Newscenter Article

Asian American women leaders hold the power to break down stereotypes, finds Nielsen-AABDC study

Newscenter Article

Asian American women leaders hold the power to break down stereotypes, finds Nielsen-AABDC study

This article originally appeared on


Understanding barriers to success is critical to overcoming them and progressing forward. And in many cases, collaboration is critical in overcoming barriers once they’re identified. This was the approach that the Asian American Business Development Center (AABDC) took when it sought to understand the role of race, gender, stereotypes, and opportunity for Asian American women.

As the AABDC started to explore the topic, the group was surprised to find only one research paper on the challenges that Asian women have in reaching executive status. The paper, published by the Ascend Foundation, found that Asian women have the lowest probability among all demographics of reaching executive status. Surprised to find so little research on the subject, the AABDC, which promotes the development of Asian American entrepreneurs, executives, and corporate leaders, enlisted Nielsen in February of this year to help uncover the “why” behind the “what” of the research paper’s key finding, in order to help identify strategies to shift the trend in a more positive direction.

Through Nielsen Cares and our Data for Good pro bono program, Nielsen collaborated with AABDC in spring 2019 on a qualitative study of Asian American women in leadership roles. We analyzed findings from guided interviews for trends, and Mariko Carpenter, VP, Strategic Community Alliances, and Idil Cakim, VP, Media Analytics, presented the findings at the AABDC’s  Asian American Women Leadership Conference in New York, at the Bank of America Tower on May 10.

The Nielsen-AABDC pro bono study was designed to identify commonalities among the fast-growing segment of Asian American women in business, and inform organizations that are building opportunities for professional development of Asian American women. Interviews emphasized the impact of race, ethnicity and/or gender stereotypes, mentors and sponsors, employee resource groups (ERGs), and visibility to arrive at several key conclusions:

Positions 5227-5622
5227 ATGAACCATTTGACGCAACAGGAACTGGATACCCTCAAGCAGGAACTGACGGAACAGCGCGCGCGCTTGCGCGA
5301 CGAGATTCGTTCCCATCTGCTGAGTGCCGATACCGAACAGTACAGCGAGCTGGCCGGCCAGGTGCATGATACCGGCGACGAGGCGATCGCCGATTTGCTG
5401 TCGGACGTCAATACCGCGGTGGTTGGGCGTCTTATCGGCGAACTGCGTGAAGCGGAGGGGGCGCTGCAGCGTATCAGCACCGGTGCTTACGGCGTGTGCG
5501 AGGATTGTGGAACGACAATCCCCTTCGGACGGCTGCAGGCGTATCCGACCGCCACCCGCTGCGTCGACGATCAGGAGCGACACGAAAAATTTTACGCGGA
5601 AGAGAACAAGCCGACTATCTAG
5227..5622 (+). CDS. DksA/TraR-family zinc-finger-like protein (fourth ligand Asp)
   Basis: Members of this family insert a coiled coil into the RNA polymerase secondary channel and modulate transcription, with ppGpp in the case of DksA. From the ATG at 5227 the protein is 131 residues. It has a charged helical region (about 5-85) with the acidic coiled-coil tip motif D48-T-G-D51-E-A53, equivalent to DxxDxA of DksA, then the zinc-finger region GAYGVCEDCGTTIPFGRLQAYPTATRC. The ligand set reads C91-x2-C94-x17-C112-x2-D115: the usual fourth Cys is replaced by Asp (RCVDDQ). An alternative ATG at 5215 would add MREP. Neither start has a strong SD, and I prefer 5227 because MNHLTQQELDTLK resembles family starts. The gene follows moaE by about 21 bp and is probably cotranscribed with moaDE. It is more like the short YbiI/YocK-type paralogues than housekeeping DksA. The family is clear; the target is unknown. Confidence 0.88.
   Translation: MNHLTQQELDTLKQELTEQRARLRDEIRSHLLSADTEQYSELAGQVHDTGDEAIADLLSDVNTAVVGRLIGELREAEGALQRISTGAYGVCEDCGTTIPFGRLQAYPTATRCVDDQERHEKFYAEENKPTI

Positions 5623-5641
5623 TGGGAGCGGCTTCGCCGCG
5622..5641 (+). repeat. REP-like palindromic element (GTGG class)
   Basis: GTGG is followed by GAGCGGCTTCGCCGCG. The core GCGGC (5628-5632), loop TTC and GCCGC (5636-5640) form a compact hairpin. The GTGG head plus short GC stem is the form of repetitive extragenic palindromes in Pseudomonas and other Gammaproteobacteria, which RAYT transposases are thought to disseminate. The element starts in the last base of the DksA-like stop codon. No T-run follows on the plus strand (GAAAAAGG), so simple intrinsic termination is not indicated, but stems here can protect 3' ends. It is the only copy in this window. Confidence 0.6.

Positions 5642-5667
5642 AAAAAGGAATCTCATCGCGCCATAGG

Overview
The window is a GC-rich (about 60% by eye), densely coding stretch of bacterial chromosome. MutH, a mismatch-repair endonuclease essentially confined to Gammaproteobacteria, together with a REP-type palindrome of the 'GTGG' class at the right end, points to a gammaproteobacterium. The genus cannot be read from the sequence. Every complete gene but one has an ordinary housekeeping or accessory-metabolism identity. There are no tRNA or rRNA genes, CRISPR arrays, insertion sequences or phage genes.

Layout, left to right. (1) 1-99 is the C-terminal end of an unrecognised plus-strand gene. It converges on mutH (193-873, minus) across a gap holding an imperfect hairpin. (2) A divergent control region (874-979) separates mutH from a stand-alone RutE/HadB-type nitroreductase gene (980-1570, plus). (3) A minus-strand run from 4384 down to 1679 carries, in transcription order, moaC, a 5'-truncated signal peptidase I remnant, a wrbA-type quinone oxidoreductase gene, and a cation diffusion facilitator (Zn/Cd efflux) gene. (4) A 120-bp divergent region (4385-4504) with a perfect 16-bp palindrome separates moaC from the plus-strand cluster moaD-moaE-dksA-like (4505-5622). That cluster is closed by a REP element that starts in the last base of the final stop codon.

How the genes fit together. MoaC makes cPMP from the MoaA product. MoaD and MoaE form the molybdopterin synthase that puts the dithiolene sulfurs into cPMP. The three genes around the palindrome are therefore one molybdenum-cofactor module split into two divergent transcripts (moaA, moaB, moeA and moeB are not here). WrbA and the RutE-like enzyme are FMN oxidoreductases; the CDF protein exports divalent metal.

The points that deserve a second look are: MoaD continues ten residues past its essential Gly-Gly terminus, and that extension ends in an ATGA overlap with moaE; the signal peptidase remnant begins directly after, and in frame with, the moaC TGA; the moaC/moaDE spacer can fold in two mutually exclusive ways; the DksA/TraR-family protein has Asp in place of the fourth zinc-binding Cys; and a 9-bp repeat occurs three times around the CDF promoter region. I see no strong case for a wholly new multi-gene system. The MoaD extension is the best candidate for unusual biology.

Successful Asian American women hold the power to break down racial/ethnic stereotypes

On the path to success, reputation and visibility are key. Many interviewees credited their Asian American female identity as the source of stereotyping toward quietness, obedience, and introversion that would not work well in team management, revenue-responsible, or executive roles. These women broke down the stereotypes by creating and sharing metrics for their success. In addition to delivering good work, Asian American leaders can elevate their profiles by finding paths to share their work and showcase their expertise.

Asian American women leaders can fill the void of mentors and sponsors

Sponsors are essential in opening new doors. For some of the interviewees, their essential sponsors were not fellow Asian American women but men and women of many different backgrounds, ethnicities, etc. Today, reaching across cultural groups to find sponsors may still be necessary while Asian American women are not yet adequately represented at the top. Successful and seasoned Asian American women, though, can also pave the way in bringing opportunities to younger generations.

Employee support groups can further careers through professional development

When asked about employee resource groups, the interviewees acknowledged that cultural events and celebrations are not enough. Employee resource groups must listen for the development and training needs of given groups of associates and provide opportunities for growth. By also serving as professional development groups, employee support groups tap not only into culture but can build critical business skills (e.g., networking, negotiation, presentation, finance).